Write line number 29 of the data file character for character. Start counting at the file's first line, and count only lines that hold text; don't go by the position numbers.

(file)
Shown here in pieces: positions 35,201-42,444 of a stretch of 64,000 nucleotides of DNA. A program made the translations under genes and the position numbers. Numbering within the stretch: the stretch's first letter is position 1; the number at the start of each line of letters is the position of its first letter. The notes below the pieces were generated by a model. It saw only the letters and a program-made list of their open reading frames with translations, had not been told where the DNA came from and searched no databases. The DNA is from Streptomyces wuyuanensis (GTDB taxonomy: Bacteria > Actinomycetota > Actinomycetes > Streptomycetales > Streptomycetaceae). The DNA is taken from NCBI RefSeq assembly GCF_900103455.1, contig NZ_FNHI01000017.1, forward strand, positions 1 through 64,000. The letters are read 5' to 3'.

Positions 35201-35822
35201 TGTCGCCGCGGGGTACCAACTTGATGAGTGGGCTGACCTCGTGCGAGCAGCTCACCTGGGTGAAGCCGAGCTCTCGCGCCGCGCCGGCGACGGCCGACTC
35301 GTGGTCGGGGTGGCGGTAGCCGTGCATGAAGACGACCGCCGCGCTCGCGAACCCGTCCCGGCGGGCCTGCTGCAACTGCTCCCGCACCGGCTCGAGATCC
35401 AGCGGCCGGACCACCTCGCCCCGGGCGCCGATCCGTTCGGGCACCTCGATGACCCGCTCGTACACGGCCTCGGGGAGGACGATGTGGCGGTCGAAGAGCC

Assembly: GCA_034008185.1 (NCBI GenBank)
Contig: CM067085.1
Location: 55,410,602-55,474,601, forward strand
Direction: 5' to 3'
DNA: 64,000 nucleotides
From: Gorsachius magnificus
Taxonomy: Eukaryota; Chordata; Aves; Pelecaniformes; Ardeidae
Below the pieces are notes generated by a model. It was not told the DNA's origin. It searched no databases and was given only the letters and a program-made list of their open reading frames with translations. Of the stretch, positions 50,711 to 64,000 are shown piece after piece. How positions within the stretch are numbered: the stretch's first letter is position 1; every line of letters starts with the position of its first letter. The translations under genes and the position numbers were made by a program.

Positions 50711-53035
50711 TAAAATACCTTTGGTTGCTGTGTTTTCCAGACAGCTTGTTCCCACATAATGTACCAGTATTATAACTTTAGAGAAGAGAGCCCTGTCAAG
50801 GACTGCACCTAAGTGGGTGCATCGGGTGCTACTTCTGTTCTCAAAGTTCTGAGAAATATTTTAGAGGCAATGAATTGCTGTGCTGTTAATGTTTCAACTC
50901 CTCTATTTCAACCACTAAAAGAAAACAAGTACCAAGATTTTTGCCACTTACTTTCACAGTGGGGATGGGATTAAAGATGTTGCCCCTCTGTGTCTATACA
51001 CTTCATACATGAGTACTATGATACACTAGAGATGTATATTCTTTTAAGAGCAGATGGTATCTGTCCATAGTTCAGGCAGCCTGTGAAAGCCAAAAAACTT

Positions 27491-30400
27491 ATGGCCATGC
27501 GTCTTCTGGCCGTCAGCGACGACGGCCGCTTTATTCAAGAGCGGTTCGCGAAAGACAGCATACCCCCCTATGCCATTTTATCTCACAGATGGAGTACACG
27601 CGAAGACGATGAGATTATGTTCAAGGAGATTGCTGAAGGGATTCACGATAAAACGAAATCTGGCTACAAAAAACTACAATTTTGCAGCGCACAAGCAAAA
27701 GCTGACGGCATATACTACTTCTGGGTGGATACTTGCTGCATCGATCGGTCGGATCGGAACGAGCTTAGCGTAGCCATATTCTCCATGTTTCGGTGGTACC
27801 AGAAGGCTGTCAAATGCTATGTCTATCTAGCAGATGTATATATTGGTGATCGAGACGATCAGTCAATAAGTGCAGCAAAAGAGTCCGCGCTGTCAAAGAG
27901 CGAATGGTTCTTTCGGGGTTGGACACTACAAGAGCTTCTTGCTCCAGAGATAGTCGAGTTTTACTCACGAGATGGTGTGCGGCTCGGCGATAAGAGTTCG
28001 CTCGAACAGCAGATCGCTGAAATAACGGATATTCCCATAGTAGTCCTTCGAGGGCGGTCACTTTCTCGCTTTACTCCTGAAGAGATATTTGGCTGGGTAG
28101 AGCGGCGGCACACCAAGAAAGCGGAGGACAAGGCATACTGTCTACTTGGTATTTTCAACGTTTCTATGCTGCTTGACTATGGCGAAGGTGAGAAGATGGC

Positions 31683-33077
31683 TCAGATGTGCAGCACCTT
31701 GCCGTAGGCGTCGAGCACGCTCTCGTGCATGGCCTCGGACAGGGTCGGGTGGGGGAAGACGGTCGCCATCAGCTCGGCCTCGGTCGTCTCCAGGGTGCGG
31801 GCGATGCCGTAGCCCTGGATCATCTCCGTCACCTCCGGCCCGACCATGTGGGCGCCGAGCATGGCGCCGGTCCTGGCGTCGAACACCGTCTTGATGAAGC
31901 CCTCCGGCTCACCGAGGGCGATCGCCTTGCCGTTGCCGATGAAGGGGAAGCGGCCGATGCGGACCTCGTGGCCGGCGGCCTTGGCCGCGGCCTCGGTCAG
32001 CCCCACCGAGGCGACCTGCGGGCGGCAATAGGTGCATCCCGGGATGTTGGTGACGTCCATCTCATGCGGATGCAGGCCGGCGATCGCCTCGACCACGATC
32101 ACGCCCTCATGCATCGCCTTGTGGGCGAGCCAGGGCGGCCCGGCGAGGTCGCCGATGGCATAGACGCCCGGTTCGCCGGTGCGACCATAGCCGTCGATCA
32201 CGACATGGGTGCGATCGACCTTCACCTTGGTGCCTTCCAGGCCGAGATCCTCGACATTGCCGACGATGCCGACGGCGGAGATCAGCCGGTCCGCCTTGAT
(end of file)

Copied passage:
31683 TCAGATGTGCAGCACCTT